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Practice CAT every day for week leading up to test bad idea?

This topic has 2 expert replies and 1 member reply
emilybarry Newbie | Next Rank: 10 Posts
Joined
03 Apr 2017
Posted:
2 messages

Practice CAT every day for week leading up to test bad idea?

Post Mon Apr 03, 2017 6:08 pm
Hey!

Question for the experts out there. I've been studying on and off for about a year; took a Kaplan course, read two prep books cover to cover, lots of practice questions online, etc. I took the GMAT once already and the thing that really got me was timing on the quant section; I bought the analysis report and I was getting high difficulty questions and taking the time to get them all right (which I did), but completely ran out of time on the last 8 or so questions and guessed them all which obviously hurt my score.

I decided that Quant pacing was going to be my main point of focus going up to my second try at the test a week from today. To that effect, what would be the pros and cons to obsessively taking CATs until I really feel I have the timing down? I believe I have a basic grasp of the concepts being tested but am very guilty of getting bogged down in high-difficulty questions with heavy arithmetic etc. Just curious if anyone has tried this brute-force approach before and what the results have been.

By the way I've been above 95th percentile on verbal every test I've taken, so my main focus is doing just well enough on quant to get the score I want (710-720+)--I by no means need a perfect quant score.

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Zeke@GMATPill Newbie | Next Rank: 10 Posts
Joined
02 Apr 2017
Posted:
5 messages
Upvotes:
2
Top Reply
Post Sat Apr 08, 2017 7:55 am
emilybarry wrote:
Hey!

Question for the experts out there. I've been studying on and off for about a year; took a Kaplan course, read two prep books cover to cover, lots of practice questions online, etc. I took the GMAT once already and the thing that really got me was timing on the quant section; I bought the analysis report and I was getting high difficulty questions and taking the time to get them all right (which I did), but completely ran out of time on the last 8 or so questions and guessed them all which obviously hurt my score.

I decided that Quant pacing was going to be my main point of focus going up to my second try at the test a week from today. To that effect, what would be the pros and cons to obsessively taking CATs until I really feel I have the timing down? I believe I have a basic grasp of the concepts being tested but am very guilty of getting bogged down in high-difficulty questions with heavy arithmetic etc. Just curious if anyone has tried this brute-force approach before and what the results have been.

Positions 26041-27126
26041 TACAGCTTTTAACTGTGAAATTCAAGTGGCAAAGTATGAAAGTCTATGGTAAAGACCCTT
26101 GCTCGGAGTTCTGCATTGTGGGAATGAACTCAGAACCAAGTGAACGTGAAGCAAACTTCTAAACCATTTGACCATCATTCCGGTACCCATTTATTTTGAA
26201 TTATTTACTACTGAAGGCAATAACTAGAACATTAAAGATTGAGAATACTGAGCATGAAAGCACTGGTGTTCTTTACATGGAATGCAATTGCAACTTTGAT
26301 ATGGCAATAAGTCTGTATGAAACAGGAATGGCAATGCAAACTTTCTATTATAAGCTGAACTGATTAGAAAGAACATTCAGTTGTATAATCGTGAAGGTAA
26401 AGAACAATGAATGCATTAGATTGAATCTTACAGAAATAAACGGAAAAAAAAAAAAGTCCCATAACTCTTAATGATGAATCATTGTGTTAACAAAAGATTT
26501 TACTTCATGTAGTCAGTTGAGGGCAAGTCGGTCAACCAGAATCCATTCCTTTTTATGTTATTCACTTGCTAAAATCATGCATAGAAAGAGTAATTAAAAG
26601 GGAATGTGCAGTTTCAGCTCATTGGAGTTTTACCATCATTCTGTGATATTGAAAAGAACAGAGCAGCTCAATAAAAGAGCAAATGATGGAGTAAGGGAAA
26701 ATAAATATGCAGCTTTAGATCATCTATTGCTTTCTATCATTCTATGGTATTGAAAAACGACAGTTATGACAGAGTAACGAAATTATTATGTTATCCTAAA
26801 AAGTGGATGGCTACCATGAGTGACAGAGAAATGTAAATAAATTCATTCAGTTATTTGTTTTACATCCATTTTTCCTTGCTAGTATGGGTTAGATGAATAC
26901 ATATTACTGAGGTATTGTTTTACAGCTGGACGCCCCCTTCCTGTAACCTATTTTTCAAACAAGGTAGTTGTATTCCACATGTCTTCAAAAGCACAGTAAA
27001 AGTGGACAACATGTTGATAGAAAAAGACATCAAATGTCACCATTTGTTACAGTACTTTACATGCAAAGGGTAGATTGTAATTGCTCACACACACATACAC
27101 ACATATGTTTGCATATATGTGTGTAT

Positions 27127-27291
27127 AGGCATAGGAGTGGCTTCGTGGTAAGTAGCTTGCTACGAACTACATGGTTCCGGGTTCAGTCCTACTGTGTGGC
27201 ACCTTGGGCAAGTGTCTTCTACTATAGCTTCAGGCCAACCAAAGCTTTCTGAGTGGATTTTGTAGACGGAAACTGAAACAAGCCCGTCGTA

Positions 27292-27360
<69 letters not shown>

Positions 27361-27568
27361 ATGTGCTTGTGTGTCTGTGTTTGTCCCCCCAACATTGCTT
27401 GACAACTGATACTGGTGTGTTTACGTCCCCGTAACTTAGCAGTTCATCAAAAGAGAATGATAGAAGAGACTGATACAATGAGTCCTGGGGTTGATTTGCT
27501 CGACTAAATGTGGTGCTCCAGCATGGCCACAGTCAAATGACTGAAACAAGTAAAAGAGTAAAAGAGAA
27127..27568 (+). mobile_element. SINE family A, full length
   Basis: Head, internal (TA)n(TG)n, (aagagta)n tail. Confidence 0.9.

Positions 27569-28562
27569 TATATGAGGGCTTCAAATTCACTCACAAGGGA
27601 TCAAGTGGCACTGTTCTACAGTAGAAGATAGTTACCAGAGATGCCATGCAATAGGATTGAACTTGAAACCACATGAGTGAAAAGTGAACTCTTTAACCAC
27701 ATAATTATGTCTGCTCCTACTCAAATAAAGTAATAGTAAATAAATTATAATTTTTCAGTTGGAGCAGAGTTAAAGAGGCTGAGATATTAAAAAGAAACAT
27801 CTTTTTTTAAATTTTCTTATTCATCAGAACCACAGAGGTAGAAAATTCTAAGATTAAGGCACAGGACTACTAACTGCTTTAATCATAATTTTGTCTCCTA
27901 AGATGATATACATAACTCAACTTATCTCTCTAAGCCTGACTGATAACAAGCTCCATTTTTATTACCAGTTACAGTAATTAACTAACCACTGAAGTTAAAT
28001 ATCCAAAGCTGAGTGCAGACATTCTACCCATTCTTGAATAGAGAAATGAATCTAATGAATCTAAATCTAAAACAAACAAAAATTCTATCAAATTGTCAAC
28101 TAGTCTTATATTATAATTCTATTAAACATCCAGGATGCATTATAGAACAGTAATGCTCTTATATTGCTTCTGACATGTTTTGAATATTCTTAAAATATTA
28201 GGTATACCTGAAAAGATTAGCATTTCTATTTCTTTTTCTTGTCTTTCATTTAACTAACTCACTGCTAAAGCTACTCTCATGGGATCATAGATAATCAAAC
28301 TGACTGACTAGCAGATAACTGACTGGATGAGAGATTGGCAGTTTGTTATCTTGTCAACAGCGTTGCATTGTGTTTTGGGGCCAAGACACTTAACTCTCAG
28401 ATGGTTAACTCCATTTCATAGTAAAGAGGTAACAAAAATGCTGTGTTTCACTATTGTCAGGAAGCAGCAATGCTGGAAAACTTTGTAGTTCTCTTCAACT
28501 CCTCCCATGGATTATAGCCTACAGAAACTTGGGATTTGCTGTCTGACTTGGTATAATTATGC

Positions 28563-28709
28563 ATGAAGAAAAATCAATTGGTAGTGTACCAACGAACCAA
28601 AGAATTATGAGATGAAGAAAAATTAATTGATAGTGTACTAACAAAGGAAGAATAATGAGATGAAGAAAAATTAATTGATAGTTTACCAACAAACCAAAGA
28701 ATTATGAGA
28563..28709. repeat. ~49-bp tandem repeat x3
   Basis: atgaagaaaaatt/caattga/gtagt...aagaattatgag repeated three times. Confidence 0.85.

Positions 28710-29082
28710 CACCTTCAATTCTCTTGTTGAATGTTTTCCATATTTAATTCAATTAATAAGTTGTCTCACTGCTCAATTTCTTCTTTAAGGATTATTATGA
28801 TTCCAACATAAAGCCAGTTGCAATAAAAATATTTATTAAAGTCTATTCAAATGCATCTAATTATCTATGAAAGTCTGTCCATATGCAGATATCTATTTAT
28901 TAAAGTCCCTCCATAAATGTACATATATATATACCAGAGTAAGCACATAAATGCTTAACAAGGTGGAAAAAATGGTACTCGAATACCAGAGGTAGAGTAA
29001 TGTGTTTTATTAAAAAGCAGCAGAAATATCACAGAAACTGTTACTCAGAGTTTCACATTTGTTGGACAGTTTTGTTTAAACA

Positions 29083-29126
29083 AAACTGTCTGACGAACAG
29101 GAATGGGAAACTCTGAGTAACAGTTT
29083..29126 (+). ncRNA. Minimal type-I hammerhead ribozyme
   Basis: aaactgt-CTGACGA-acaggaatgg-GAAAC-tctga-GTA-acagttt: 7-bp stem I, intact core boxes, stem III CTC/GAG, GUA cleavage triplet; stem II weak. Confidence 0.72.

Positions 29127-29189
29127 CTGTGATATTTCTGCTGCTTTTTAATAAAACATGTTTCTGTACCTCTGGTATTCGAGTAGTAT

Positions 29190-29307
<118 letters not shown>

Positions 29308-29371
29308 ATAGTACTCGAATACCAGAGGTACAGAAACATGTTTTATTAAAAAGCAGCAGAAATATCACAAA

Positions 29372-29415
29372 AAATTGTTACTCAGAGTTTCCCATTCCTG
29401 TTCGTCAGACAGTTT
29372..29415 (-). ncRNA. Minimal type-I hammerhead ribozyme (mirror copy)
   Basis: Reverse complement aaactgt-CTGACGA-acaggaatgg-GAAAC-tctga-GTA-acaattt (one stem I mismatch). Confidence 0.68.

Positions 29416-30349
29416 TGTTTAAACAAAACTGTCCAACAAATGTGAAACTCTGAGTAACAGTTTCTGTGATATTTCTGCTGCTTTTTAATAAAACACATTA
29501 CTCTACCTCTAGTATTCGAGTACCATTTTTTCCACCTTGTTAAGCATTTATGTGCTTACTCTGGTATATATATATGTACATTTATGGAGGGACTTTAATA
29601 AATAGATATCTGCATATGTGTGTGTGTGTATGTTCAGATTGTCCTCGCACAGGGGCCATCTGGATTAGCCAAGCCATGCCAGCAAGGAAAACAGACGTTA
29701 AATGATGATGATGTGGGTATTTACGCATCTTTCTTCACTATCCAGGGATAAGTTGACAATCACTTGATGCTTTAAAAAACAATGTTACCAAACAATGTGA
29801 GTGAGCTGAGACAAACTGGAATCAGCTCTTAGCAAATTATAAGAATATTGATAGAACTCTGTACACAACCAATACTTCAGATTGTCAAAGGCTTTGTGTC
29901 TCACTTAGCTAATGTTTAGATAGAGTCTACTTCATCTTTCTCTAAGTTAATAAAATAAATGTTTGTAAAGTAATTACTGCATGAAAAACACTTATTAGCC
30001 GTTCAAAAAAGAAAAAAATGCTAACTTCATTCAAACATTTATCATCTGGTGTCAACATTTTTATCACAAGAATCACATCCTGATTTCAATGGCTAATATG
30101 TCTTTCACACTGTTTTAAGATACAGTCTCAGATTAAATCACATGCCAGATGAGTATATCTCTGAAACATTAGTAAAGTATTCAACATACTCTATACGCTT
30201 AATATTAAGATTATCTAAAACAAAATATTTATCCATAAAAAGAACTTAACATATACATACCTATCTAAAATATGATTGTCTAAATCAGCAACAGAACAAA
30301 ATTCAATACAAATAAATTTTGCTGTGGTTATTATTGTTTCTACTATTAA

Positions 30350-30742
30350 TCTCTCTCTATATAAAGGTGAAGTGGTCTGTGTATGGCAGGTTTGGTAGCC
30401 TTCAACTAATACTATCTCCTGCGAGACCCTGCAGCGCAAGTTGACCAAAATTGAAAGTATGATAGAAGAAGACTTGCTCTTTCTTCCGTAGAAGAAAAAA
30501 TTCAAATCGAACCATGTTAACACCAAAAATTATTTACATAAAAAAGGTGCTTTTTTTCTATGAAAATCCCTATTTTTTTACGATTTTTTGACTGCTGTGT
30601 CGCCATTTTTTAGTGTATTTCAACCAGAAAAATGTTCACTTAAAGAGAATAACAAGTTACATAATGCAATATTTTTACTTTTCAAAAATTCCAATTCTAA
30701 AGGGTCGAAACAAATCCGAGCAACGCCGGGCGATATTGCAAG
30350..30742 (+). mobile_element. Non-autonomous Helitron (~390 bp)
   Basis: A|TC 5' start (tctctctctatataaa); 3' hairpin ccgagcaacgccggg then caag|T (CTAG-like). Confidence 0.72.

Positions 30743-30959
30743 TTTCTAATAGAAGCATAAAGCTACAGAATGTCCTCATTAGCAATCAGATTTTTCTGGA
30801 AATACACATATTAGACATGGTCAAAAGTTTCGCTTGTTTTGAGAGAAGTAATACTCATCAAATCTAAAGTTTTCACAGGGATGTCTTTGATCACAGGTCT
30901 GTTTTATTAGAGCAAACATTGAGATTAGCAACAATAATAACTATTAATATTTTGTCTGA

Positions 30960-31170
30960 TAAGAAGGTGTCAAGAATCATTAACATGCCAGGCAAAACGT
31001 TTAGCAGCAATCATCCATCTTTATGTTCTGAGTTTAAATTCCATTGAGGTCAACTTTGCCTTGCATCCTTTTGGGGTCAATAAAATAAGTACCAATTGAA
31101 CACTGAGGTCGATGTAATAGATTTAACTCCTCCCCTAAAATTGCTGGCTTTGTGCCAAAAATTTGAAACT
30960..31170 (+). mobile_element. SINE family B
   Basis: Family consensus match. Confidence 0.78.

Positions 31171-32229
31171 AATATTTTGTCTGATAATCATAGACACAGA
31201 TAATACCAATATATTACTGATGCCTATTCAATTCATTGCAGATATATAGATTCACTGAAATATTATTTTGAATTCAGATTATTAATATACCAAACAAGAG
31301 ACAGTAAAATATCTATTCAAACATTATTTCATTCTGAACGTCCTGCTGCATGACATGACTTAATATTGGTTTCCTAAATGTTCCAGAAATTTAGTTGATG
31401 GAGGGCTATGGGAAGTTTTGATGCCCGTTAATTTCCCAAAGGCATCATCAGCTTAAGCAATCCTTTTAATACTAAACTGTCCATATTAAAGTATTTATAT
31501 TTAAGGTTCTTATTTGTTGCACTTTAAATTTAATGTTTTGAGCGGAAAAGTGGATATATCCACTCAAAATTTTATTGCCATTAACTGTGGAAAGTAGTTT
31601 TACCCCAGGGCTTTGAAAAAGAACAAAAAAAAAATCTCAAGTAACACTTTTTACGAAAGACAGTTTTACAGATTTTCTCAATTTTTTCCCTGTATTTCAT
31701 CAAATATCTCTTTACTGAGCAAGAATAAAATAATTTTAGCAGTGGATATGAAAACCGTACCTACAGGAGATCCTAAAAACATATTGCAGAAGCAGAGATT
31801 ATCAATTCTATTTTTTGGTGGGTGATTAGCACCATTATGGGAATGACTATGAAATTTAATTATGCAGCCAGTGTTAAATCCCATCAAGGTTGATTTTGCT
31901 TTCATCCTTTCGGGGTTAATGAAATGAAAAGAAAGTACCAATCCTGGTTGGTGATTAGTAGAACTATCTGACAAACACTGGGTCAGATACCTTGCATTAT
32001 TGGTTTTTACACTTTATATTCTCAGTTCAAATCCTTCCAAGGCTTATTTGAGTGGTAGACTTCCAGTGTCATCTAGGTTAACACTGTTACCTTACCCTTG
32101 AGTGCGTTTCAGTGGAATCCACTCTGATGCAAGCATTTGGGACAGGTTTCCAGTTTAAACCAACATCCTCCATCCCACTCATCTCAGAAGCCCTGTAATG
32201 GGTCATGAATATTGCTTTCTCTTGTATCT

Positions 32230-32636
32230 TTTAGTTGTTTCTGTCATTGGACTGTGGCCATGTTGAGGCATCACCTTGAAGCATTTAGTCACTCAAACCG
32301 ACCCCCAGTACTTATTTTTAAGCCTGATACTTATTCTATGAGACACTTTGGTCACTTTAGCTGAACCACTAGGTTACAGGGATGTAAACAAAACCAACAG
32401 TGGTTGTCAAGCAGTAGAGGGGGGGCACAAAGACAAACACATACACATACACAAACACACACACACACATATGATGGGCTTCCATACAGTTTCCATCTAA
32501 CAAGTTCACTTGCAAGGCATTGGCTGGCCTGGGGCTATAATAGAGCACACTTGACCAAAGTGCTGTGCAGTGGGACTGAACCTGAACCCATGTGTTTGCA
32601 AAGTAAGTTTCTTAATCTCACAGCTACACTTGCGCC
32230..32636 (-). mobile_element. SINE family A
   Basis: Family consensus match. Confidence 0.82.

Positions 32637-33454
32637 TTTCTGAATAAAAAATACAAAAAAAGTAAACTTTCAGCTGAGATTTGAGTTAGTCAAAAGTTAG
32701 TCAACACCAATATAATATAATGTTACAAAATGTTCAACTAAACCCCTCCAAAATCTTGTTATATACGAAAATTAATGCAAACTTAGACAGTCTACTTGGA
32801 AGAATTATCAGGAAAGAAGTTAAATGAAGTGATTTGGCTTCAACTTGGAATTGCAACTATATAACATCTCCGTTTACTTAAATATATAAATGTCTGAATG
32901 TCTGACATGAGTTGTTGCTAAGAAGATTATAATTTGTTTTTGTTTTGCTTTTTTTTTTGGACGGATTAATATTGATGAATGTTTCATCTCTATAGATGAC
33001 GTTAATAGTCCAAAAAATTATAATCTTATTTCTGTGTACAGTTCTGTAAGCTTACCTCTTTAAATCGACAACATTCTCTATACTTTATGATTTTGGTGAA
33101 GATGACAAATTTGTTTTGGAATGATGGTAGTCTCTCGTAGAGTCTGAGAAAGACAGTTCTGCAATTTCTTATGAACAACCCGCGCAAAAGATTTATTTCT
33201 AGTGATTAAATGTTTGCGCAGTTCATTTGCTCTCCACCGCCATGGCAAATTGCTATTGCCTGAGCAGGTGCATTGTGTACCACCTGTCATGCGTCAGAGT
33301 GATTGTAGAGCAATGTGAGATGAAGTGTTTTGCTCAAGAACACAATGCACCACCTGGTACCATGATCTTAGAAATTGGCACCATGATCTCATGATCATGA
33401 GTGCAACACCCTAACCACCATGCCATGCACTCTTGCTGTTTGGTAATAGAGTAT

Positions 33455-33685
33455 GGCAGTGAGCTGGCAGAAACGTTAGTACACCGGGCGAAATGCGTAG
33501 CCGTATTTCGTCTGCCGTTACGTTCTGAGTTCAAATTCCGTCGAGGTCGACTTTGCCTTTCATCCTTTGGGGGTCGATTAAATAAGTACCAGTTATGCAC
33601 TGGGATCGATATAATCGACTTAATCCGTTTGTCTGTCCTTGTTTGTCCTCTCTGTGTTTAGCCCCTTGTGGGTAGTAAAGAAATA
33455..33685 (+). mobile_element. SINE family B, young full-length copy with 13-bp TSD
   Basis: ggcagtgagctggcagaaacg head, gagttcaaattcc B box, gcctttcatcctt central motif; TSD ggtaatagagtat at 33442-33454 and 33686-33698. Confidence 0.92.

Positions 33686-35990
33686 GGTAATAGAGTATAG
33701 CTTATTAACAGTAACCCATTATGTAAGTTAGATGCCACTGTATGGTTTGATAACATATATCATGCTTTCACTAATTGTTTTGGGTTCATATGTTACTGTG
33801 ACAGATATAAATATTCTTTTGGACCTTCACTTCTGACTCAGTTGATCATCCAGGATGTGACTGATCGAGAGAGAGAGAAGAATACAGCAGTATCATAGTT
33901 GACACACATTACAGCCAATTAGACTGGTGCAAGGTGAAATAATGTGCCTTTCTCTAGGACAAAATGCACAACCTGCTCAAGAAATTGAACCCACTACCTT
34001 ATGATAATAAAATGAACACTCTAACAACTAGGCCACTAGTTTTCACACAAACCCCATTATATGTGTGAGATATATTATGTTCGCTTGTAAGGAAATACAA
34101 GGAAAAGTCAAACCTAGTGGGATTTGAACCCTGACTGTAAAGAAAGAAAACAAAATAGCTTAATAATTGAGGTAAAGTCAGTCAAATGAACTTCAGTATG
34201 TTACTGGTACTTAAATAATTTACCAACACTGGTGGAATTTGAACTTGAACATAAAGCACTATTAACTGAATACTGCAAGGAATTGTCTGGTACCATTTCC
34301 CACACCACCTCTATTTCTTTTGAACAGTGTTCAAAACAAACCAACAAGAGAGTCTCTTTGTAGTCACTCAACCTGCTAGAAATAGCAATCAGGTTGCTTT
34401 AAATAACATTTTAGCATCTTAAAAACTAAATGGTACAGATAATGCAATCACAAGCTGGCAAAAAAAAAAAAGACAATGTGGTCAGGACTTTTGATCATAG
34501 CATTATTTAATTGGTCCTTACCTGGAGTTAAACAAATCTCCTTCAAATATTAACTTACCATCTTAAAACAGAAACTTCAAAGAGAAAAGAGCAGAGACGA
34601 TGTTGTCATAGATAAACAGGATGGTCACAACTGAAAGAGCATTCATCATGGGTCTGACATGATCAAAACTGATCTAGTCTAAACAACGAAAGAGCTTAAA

By the way I've been above 95th percentile on verbal every test I've taken, so my main focus is doing just well enough on quant to get the score I want (710-720+)--I by no means need a perfect quant score.
I would not recommend that approach - largely because you will likely become fatigued and burn out right when it matters most.

Focusing intensely for long periods of time is not easy - and while you may have energy to do a few in a row - be cautious about how worn down you might be if you take 6 consecutive CATs and then sit for the real thing on the 7th.

But besides the mental marathon, you want to give yourself time to actually review and learn from your mistakes. Simply taking tests just to get your timing down is likely not to be as effective as learning what booby traps to avoid an how to think efficiently. If you are thinking efficiently, you won't have to worry about timing. So focus on doing things effectively and efficiently - everything down to your thought process. The timing will take care of itself.

That said, if you really want to take another CAT test, feel free to give it a shot here: www.gmatpill.com/gmat-practice-test/practice-test

Again, be sure to budget time to actually review mistakes because that's where the real learning happens.

_________________
Study Less. Score More. GMATPi11- 98%ile in 2 Weeks